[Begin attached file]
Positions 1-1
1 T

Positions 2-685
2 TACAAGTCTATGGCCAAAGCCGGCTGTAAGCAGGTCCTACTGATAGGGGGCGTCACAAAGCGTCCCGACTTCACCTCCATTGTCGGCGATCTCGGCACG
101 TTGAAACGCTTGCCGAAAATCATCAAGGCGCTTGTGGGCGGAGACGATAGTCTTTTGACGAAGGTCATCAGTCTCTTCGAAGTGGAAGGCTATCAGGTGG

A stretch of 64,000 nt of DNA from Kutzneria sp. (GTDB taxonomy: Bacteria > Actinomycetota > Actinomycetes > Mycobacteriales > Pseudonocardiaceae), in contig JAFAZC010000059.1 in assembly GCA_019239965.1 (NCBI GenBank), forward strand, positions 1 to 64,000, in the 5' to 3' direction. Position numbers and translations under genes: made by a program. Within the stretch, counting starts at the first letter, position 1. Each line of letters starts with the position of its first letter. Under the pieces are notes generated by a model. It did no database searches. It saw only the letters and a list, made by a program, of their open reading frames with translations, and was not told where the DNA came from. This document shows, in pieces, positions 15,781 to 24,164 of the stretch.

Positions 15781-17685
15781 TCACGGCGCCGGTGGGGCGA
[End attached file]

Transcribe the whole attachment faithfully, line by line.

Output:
Positions 1-1
1 T

Positions 2-685
2 TACAAGTCTATGGCCAAAGCCGGCTGTAAGCAGGTCCTACTGATAGGGGGCGTCACAAAGCGTCCCGACTTCACCTCCATTGTCGGCGATCTCGGCACG
101 TTGAAACGCTTGCCGAAAATCATCAAGGCGCTTGTGGGCGGAGACGATAGTCTTTTGACGAAGGTCATCAGTCTCTTCGAAGTGGAAGGCTATCAGGTGG

A stretch of 64,000 nt of DNA from Kutzneria sp. (GTDB taxonomy: Bacteria > Actinomycetota > Actinomycetes > Mycobacteriales > Pseudonocardiaceae), in contig JAFAZC010000059.1 in assembly GCA_019239965.1 (NCBI GenBank), forward strand, positions 1 to 64,000, in the 5' to 3' direction. Position numbers and translations under genes: made by a program. Within the stretch, counting starts at the first letter, position 1. Each line of letters starts with the position of its first letter. Under the pieces are notes generated by a model. It did no database searches. It saw only the letters and a list, made by a program, of their open reading frames with translations, and was not told where the DNA came from. This document shows, in pieces, positions 15,781 to 24,164 of the stretch.

Positions 15781-17685
15781 TCACGGCGCCGGTGGGGCGA